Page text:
about symptoms (r = 0.55, p < 0.001), knowledge of the consequences of confinement (r = 0.57, p < 0.001) and knowledge of the mode of transmission of COVID-19 (r = 0.77, p < 0.001). On the other hand, a negative and significant correlation was found between the impact of socio-economic events-revised the adoption of barrier gesture (r = 0.64, p < 0.001) and the application of hydroalcoholic solutions (r = 0.66, p < 0.001) (Table 3).

5.5. Impact of Socio-Economic Events on Households

The IESE-R has been consistently used in several studies and is considered a good measure of the socio-economic impact of an event. The scale revealed a mean score of 3.2 (SD = 1.5) with a median of 3. Testing the overall reliability of the revised Socio-Economic Event Impact Scale revealed good internal consistency. (α = 0.764).

Each participant was grouped into a separate category based on their IESE-R score. The pandemic had a significant impact on the outbreak of 1272 participants (84.5%). As shown in Figure 2, 674 outbreaks (44.6%) had a severe socio-economic impact due to the pandemic (Figure 2).

5.6. Predictors of the Impact of Socio-Economic Events in Households

In Table 4, 72.3% of the variables are correlated with 58.8% of the socio-economic impact of households (R2 = 0.588).

5.7. Coefficients of Classification Functions

The combined intra-group correlations between discriminant variables and the variables of the standardized canonical discriminant functions are ordered by absolute sizes of the correlations within the function. Variables with a larger absolute correlation size in function 3 were discriminated against as factors in the socio-economic impact of COVID-19 on households (Table 5).

Table 3. Correlation between the score of the impact of SEE-R and the application of measures.

Table 4. Coefficients of the classification of the socio-economic impact function.

Table 5. Coefficients of classification functions.

*Fisher linear discriminant functions.

5.8. Canonical Discriminant Functions

In the canonical function of variables, the abscissa represents the socio-demographic variables and the measures decreed by the government (independent variables) and the ordinate the socio-economic impact of COVID-19 on households (dependent variable). The figure, the factors associated (red color) with the severe impact are mostly located in the first quadrant, meaning when these values increase, there is a significant increase in the severe impact in the outbreaks (Figure 3).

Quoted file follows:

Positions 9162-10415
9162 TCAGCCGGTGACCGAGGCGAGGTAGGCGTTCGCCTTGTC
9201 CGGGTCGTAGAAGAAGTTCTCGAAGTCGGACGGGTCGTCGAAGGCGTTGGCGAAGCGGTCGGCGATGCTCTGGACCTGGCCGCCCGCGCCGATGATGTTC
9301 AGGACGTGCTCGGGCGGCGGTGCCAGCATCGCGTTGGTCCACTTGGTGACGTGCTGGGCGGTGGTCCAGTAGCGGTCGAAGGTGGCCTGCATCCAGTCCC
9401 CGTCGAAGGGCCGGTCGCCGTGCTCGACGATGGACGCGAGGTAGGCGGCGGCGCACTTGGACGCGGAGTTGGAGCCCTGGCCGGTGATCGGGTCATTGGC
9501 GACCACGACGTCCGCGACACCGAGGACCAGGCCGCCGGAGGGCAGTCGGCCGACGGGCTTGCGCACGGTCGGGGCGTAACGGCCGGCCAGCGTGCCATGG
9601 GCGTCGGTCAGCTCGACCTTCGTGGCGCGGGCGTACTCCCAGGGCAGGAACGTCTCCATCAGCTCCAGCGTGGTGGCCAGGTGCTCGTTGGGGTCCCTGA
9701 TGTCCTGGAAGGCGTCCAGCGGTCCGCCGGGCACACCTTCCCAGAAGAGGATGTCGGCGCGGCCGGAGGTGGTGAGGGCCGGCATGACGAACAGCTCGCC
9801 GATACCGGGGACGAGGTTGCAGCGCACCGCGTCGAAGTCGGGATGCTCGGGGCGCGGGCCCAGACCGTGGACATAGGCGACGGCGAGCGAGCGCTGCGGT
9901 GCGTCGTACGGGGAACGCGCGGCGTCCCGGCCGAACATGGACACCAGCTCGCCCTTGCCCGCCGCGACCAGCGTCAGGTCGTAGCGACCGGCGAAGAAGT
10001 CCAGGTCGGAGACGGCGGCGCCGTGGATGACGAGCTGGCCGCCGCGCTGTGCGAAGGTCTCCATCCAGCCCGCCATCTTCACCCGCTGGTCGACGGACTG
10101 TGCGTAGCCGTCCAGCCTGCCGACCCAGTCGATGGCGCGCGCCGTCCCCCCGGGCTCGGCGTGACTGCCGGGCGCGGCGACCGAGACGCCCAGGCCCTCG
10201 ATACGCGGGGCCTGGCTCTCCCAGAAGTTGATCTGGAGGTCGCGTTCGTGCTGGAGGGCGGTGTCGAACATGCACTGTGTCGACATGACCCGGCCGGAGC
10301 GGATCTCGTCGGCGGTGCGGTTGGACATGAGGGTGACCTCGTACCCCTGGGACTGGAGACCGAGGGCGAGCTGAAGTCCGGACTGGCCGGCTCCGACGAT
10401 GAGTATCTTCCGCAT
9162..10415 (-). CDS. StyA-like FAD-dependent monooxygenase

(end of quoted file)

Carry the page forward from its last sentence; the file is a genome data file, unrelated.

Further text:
Figure 2. Level of socio-economic impact in households.

Figure 3. Canonical discriminant functions.

5.9. Independent Factors Associated with Socio-Economic Impact

Adjusting the factors that discriminate against the socio-economic impact of COVID-19 in the household showed that the household whose head of household exercised a liberal profession, had a low level of education and attended revival churches, had respectively 5, 7 and 3 times the risk of serious socio-economic impact. On the other hand, the use of a mask, regular hand washing, knowledge of the consequences of confinement and knowledge of the mode of transmission of COVID-19 reduced this risk by 10, 50, 5 and 3 times respectively (Table 6).

6. Discussion

The present study examined the impact of the COVID-19 pandemic on households in Kinshasa.

Among the 1510 respondents studied, the pandemic had a significant impact

Table 6. Independent factors associated with socio-economic impact.

(moderate/severe) in 1272 participants (84.5%). These results join other studies conducted in the same in other countries such as that of Varshney et al. in early March in India which showed that the pandemic had a significant impact on a third of participants [10] . Another study conducted in China reported that 53.8% of participants had a significant impact, while another reported that only 7.6% of participants had a significant impact [11] [12] . This significant socio-economic impact could be explained in our context of confinement of the commune of Gombe, a place hosting the majority of the country’s commercial activities. The limitation of population movements by the government and the technical team of the response against COVID-19 with the slogan stay at home is one of the reasons for this harmful socio-economic consequence of the households in Kinshasa. Along the same lines as our study, Young Minds found that 83% of its respondents reported declining health care, disruption of household income, loss of employment, and school/university closures [13] .

The socio-demographic variables discriminating the socio-economic impact show that women tended to have a significantly greater socio-economic impact than men. These results are similar to the results of several studies conducted in the general population in 2020 [10] [11] [14] .

Respondents with a liberal profession and those with a low level of education were more likely to have a significantly severe socio-economic impact from the pandemic. This finding is similar to those noted by researchers in Bangladesh and Spain [15] [16] . This finding may be due to the fact that a greater income of people comes daily from odd jobs they do in the commune of Gombe which was at the time confined.

Respondents with knowledge of the consequences of confinement and the mode of transmission had significantly reduced their significant impact in their home. These results are similar to the results of Zhang & Ma and Plomecka et al. [12] [17] . This is because knowledge increases vigilance and prudence in anticipating the effect that may occur in the future.